T-Mobile denies rumors of a breach affecting employee data


T-Mobile said rumors of a breach affecting their employees’ data are inaccurate, attributing a leak to an April attack on an independent retailer.

On Thursday evening, researchers for the malware repository vx-underground said they had been contacted by hackers going by the names “Doubl” and “Emo” about a breach that occurred in April – right after a T-Mobile breach that took place in March 2023.

The 90 gigabytes of stolen employee data were being shared on criminal forums and spread throughout Telegram and Discord, according to vx-underground. The researchers shared censored screenshots of samples from the stolen data, writing that “information from the leak is very large and we would not be able to sufficiently detail everything leaked in text because it is multiple databases.”

A T-Mobile spokesperson told Recorded Future News that no breach of their company systems had occurred in April.

“There has not been a T-Mobile data breach,” the company said.

“The data being referred to online is believed to be related to an independently owned authorized retailer from their incident earlier this year. T-Mobile employee data was not exposed.”

A post on the cybercrime marketplace BreachForums attributes the breach to an April cyberattack on Connectivity Source, an independently-owned dealer that uses T-Mobile branding and sells wireless handsets, connected watches and tablets. The company did not respond to requests for comment.

The stolen information, purportedly from Connectivity Source, ranged from employee IDs, dates of hiring and firing, employee login information, Social Security numbers, as well as service account details for employees.

The issue caps a difficult week for T-Mobile after hundreds of customers took to social media to complain that they could see the information of other customers on their accounts — including personal data like current credit balances, purchase history, credit card information, and home addresses.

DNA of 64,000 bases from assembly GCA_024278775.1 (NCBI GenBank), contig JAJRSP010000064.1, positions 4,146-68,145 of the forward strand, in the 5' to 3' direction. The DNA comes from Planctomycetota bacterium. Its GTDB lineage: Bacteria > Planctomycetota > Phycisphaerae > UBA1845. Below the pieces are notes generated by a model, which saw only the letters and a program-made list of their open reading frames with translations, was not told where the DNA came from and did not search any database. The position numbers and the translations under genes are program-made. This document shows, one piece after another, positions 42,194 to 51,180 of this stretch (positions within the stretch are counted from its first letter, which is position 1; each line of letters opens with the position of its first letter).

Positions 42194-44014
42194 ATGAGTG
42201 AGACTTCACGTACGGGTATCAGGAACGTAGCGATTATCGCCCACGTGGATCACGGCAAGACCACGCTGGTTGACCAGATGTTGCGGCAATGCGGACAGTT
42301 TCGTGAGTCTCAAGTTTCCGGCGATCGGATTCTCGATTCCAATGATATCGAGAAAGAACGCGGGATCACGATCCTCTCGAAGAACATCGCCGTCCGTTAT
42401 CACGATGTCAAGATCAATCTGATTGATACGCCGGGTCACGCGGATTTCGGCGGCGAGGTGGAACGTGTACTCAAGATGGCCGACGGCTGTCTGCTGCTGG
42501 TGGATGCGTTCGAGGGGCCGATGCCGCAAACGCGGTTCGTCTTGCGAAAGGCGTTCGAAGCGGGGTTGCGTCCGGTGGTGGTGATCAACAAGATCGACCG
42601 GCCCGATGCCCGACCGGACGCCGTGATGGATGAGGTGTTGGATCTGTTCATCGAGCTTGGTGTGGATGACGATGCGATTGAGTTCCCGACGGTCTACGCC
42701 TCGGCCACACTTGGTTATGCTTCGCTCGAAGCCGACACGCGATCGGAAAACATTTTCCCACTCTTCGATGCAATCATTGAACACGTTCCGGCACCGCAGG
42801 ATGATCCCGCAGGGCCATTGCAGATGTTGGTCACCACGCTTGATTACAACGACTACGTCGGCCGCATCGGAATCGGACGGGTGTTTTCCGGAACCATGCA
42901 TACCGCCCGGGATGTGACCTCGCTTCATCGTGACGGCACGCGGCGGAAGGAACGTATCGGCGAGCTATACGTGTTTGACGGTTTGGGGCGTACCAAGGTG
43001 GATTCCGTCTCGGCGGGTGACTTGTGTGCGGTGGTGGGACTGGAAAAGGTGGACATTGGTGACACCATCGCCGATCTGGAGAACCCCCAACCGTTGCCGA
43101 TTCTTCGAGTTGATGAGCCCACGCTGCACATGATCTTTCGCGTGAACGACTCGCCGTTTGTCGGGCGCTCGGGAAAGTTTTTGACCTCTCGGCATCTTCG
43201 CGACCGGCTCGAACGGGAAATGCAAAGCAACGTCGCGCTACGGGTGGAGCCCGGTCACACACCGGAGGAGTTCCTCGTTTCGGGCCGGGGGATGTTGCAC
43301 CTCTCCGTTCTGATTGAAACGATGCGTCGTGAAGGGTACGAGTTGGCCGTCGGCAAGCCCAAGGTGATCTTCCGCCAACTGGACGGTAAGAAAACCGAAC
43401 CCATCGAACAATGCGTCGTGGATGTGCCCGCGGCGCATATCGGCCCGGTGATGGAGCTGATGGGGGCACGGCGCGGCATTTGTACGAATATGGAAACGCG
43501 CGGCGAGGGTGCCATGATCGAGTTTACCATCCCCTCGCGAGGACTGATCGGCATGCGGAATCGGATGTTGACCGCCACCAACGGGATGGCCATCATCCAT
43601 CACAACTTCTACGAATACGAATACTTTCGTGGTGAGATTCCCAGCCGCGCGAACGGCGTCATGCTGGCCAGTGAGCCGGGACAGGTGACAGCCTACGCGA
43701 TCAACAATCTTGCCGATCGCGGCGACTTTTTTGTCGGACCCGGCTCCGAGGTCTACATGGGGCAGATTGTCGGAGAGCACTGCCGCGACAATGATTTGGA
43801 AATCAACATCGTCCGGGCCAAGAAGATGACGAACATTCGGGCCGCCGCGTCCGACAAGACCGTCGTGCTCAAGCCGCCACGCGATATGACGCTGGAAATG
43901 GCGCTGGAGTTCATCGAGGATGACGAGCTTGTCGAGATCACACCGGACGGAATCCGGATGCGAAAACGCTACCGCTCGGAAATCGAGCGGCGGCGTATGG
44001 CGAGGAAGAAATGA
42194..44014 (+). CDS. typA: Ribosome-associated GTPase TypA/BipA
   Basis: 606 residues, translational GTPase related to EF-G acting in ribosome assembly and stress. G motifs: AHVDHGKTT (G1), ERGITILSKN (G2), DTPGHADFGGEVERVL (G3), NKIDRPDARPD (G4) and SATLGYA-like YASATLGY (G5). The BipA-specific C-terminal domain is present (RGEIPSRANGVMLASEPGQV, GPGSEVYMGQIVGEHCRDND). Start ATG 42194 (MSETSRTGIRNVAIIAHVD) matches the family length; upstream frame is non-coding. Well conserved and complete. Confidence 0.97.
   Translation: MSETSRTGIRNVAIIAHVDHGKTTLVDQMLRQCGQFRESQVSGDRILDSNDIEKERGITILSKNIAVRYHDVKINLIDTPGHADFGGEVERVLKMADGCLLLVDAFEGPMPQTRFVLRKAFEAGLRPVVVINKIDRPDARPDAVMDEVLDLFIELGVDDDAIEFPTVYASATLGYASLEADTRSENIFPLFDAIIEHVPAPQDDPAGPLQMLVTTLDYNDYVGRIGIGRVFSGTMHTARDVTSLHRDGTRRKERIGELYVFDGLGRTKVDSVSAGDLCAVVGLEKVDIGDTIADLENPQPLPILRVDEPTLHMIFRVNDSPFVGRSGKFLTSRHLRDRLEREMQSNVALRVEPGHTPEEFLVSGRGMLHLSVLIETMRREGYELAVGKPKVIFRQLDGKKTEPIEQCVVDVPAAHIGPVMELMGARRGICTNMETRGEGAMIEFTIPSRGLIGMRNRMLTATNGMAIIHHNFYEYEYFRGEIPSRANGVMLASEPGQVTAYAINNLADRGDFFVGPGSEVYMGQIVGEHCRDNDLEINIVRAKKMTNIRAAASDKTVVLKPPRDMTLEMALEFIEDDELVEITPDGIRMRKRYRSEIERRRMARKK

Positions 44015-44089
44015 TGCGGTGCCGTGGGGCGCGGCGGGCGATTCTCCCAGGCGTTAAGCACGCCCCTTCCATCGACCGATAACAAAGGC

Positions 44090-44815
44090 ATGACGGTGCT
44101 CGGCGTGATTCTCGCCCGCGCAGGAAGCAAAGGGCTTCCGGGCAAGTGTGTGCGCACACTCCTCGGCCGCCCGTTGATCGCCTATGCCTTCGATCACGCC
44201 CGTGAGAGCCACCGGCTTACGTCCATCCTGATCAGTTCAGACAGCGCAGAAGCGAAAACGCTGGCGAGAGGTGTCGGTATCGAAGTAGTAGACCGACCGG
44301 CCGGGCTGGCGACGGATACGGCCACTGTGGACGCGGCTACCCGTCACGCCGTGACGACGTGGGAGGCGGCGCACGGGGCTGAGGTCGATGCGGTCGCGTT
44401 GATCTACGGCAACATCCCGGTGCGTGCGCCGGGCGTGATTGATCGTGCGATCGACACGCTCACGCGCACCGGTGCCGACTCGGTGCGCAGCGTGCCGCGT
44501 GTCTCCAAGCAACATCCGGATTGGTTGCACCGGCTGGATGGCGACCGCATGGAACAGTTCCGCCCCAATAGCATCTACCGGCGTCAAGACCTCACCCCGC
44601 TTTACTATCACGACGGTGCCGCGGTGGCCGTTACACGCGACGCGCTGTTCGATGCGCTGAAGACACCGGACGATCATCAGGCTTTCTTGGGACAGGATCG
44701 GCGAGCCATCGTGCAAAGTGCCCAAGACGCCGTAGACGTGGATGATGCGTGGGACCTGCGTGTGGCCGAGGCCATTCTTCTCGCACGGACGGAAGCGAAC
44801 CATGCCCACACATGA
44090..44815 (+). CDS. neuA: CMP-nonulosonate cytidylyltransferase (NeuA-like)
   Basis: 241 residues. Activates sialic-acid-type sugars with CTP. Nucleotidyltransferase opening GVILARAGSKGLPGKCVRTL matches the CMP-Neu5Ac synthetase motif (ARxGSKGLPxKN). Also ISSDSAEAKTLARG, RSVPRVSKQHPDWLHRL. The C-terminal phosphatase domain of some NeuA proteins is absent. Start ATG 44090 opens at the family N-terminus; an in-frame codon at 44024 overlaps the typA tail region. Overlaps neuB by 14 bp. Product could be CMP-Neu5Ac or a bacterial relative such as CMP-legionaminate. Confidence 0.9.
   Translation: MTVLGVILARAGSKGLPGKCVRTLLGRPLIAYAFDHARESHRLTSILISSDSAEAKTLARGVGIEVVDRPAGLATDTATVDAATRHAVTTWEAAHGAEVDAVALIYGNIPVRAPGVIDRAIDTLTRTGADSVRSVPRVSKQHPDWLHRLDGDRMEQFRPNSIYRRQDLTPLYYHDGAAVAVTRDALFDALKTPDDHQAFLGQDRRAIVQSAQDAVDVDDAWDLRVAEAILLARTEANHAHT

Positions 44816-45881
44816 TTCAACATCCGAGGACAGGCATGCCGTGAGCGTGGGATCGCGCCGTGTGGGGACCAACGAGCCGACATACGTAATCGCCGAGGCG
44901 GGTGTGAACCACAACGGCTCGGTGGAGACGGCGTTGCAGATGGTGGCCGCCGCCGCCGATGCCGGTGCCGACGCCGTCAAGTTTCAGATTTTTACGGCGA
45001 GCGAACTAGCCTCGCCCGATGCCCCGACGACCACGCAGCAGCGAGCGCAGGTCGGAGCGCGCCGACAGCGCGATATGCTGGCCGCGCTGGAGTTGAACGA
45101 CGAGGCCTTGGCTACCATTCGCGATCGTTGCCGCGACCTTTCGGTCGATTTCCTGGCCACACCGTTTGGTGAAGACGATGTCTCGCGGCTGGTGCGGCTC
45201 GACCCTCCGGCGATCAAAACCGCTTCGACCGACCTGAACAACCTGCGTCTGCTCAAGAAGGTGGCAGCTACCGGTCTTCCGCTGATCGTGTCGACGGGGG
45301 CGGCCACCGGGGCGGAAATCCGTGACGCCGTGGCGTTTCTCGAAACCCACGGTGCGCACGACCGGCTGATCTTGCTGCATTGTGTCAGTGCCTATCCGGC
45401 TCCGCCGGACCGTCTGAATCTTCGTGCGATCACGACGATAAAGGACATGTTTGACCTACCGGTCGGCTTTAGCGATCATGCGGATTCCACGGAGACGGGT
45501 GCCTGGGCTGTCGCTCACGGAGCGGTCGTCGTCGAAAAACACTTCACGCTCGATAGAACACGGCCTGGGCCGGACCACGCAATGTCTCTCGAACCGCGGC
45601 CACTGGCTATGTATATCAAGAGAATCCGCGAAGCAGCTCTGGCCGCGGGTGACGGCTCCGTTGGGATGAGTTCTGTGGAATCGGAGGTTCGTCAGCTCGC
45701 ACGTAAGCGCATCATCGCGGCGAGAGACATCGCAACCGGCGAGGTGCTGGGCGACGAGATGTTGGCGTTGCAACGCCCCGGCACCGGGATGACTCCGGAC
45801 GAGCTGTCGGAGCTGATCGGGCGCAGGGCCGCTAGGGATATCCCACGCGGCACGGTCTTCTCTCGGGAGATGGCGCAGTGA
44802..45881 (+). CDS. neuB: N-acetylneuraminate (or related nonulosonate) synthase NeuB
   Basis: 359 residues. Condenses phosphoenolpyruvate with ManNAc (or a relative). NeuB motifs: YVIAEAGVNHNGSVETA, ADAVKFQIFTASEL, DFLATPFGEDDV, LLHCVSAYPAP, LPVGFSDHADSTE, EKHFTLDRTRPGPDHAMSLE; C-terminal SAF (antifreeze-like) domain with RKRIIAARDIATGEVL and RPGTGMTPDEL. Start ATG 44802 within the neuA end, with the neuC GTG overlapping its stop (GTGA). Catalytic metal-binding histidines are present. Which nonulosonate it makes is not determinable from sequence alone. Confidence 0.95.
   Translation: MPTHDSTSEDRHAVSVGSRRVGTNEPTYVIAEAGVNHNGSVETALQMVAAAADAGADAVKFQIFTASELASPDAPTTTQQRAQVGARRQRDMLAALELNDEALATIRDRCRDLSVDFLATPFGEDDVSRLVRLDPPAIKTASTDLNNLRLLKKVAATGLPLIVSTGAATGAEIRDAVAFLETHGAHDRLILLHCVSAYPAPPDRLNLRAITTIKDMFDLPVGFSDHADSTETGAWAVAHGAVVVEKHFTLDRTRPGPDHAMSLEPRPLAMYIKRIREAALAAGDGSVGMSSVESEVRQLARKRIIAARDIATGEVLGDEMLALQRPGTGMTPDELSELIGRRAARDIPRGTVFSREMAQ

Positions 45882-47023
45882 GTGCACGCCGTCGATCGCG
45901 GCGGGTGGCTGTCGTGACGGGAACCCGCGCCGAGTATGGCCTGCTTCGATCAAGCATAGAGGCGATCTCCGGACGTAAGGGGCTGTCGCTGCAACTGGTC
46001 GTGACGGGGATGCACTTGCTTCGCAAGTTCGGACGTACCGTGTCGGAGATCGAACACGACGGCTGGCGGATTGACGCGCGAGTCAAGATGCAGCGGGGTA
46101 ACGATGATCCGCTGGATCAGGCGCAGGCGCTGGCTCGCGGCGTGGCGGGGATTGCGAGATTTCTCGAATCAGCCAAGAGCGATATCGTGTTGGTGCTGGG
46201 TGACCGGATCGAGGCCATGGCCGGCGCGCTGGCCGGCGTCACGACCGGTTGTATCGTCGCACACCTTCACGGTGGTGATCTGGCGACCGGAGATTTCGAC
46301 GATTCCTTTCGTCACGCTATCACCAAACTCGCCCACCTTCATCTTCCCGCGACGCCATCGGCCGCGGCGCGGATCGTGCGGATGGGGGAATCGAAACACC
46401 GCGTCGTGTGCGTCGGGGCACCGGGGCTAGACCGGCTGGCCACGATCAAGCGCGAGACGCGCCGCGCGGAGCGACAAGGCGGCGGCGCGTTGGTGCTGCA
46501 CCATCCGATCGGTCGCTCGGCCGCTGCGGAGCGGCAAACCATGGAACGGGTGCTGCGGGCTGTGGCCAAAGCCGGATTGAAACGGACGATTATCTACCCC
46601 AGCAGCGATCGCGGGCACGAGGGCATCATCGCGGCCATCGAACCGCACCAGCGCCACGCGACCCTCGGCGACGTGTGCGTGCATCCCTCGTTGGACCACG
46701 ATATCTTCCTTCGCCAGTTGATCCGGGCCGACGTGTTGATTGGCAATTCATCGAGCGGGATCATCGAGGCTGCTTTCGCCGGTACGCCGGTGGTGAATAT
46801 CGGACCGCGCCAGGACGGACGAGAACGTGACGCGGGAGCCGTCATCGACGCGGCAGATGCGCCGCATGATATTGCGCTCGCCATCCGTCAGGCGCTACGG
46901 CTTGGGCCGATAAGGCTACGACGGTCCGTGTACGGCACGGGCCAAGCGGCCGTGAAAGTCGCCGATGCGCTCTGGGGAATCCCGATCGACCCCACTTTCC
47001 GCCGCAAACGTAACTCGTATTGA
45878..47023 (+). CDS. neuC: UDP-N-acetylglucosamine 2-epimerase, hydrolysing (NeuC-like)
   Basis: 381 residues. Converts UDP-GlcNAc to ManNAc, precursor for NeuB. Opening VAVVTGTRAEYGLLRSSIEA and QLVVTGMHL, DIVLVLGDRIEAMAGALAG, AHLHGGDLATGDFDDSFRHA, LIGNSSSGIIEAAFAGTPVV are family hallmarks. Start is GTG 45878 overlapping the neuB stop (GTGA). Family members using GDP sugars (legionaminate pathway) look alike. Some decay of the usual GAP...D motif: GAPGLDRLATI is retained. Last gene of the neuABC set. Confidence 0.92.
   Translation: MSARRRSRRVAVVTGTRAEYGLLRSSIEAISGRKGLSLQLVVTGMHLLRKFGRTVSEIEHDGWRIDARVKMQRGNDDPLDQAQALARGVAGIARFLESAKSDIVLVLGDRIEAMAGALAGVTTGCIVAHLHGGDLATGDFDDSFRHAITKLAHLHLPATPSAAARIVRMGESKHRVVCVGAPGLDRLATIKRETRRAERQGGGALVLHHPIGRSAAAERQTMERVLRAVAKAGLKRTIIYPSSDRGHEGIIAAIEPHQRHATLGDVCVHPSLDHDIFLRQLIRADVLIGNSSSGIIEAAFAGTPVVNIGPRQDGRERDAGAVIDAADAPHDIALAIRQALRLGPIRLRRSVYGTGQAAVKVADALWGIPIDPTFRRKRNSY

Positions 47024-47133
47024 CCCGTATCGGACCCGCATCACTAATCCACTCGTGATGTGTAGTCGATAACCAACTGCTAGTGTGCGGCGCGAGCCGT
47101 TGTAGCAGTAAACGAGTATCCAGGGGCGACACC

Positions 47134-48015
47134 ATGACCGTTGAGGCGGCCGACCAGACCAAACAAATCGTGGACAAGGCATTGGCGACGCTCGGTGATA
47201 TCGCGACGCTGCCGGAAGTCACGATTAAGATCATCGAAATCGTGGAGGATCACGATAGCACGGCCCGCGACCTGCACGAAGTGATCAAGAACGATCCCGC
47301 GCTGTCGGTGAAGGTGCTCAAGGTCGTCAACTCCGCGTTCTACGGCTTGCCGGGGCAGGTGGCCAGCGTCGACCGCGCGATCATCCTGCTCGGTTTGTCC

T-Mobile eventually told The Verge that the issue was not related to a security event but instead was a “temporary system glitch related to a planned overnight technology update involving limited account information for fewer than 100 customers, which was quickly resolved.”

One of the three largest telecommunications companies in the U.S., T-Mobile dealt with several large data breaches over the last three years.

Last year, the company agreed to pay $350 million to a group of victims and commit $150 million extra to security upgrades to settle a class-action lawsuit brought in the wake of a 2021 hack of sensitive customer data.

Noted extortion group Lapsus$ also gained access to the company’s systems last year. In August, the company was involved in a breach affecting bankrupt cryptocurrency platforms FTX and BlockFi.

The Federal Communications Commission voted unanimously to investigate potential changes to the breach notification rules for telecommunications companies in January, with FCC Chairwoman Jessica Rosenworcel arguing that the rules the agency created more than 15 years ago are no longer compatible with a modern world where telecommunication carriers have access to a “treasure trove of data about who we are, where we have traveled, and who we have talked to.”

In a 40-page proposal document, the FCC explained that there have been multiple breaches affecting the country’s largest telecommunications companies: Verizon, T-Mobile and AT&T.

“The law requires carriers to protect sensitive consumer information but, given the increase in frequency, sophistication, and scale of data leaks, we must update our rules to protect consumers and strengthen reporting requirements,” Rosenworcel said.

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Jonathan Greig is a Breaking News Reporter at Recorded Future News. Jonathan has worked across the globe as a journalist since 2014. Before moving back to New York City, he worked for news outlets in South Africa, Jordan and Cambodia. He previously covered cybersecurity at ZDNet and TechRepublic.


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